Alzheimer's Foundation of America
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FOR IMMEDIATE RELEASE | July 26, 2005

Project Lifesaver Pushes Expansion in U.S. and Abroad to Bring ‘Wanderers' Home Alive

CHESAPEAKE, VA—Project Lifesaver International recently trained and gave the go-ahead to the first law enforcement agency in Canada to begin using its proven technology to rescue “wanderers” suffering from Alzheimer's disease and related illnesses, while the organization continues to aggressively expand in the U.S.

Meanwhile, Project Lifesaver officials said they have been fielding an increasing number of calls from law enforcement officials outside North America as well. Most recently, serious inquiries have come in from Austria and Israel, for example.

Project Lifesaver was wooed by Canadian law enforcement officials to enter that country based on the organization's 100 percent success rate in the U.S.: Of the more than 1,100 searches it has conducted so far, all persons have been found alive and brought home. Individuals are armed with wristband transmitters that continuously send out radio signals; law enforcement agencies use mobile tracking devices to locate the missing. Utilizing Project Lifesaver, the average rescue time is less than 30 minutes.

The Project Lifesaver system goes a step beyond passive systems or bracelets that identify individuals with Alzheimer's disease; this system actively tracks those who wander and brings them home safely.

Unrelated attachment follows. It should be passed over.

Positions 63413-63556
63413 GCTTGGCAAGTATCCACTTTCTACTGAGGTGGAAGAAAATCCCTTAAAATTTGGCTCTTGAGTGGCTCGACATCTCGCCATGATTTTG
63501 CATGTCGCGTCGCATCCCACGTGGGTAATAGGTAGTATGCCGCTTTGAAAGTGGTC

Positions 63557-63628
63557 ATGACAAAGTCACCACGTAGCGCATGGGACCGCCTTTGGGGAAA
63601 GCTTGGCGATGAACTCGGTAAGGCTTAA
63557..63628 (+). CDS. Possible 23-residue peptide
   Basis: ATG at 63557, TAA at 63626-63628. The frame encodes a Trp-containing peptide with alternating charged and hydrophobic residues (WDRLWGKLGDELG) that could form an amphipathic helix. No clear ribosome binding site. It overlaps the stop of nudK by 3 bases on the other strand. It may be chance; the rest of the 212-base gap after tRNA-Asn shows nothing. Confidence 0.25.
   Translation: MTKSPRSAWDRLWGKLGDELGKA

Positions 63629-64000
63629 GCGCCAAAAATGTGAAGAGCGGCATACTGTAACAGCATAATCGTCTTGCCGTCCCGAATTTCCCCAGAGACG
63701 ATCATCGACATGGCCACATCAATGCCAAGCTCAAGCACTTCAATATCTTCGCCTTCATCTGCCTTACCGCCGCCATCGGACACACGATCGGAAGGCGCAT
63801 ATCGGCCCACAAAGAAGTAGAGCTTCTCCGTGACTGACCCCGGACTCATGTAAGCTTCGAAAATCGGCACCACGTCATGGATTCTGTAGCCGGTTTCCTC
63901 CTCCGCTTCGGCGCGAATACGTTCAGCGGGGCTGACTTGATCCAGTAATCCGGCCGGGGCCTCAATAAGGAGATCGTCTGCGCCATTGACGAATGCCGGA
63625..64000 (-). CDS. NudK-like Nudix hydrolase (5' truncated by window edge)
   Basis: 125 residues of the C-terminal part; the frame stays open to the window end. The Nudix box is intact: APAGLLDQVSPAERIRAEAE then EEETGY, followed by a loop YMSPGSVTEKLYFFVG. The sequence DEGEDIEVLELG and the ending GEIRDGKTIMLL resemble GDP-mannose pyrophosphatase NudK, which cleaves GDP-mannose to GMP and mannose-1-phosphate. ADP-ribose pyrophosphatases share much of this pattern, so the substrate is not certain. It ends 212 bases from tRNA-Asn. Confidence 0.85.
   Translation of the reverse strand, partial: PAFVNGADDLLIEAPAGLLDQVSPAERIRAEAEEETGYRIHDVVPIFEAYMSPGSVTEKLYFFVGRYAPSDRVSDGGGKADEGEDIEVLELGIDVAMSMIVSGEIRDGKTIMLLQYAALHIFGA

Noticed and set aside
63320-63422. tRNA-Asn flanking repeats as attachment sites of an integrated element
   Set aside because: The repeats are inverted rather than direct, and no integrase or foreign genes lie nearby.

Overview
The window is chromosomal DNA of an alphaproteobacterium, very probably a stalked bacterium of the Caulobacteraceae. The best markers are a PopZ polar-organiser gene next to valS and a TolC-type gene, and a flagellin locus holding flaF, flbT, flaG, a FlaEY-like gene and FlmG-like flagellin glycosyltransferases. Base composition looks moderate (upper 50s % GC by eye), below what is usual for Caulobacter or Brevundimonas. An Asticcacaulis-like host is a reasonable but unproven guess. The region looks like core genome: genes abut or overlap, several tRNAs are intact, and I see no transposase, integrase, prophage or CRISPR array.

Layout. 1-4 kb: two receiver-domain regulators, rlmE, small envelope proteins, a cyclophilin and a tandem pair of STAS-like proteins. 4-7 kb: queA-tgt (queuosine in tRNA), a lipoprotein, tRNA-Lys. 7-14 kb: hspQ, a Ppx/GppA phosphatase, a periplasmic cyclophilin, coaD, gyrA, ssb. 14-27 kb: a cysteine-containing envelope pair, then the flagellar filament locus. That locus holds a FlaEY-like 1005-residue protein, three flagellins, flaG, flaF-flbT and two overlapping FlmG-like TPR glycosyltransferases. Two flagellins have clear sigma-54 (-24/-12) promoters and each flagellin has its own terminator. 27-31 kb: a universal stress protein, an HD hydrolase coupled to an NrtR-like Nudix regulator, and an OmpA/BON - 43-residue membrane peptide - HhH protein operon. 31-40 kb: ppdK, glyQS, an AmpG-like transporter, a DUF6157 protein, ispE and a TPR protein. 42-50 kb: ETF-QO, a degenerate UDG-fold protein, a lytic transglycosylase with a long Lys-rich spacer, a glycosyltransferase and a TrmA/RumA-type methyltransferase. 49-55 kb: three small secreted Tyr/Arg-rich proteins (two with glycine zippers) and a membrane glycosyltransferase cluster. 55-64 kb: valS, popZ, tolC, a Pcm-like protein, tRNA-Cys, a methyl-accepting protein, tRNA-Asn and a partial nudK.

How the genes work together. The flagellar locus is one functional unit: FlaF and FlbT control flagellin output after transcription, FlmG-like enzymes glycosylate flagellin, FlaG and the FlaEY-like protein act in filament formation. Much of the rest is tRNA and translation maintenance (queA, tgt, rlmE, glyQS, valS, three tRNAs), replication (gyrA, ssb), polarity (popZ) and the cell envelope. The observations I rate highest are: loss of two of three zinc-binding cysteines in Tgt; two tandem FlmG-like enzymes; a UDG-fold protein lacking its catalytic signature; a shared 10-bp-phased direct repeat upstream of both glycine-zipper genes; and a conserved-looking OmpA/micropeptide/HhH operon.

On July 8, the Ontario Provincial Police officially launched Project Lifesaver in Essex County, after officials completed training by top Project Lifesaver officials. That location is now up and running.

In addition, Caledon, a town in southern Ontario, has signed on and will be trained shortly, and Project Lifesaver now plans to further penetrate Canada.

Currently, more than 440 police departments, sheriff's offices and public safety agencies in the U.S. are using the proven technology—and many more are expressing interest. Just today, for instance, Leelanau County Sheriff's Office, Suttons Bay, MI, signed on.

Project Lifesaver's move into Canada marks an important expansion for the nonprofit organization, which is based in Chesapeake, VA.

“By offering Project Lifesaver in Essex County, we will be providing an important safety net for families across the border. Those who enroll can take comfort in knowing that we will be using proven technology to bring their loved ones home,” said Chief Gene Saunders, chief executive officer of Project Lifesaver International.

Eric J. Hall, chief executive officer of the Alzheimer's Foundation of America, stated: “We encourage families to protect their loved ones with this tracking system, especially since 60 percent of individuals with dementia will wander at some point. Project Lifesaver is reliable, successful and a true lifesaver.”

Project Lifesaver and the Alzheimer's Foundation of America formed a strategic partnership last year to raise awareness of the wandering issue, educate law enforcement officials about the disease, and jointly promote the Project Lifesaver system. The wandering issue is taking on increasing significance as the incidence of Alzheimer's disease continues to escalate; it is projected that 16 million Americans will have the brain disorder by mid-century. For more information, visit www.alzfdn.org or www.projectlifesaver.org or call 866-AFA-8484.



Contact: Carol Steinberg
Phone: 866-AFA-8484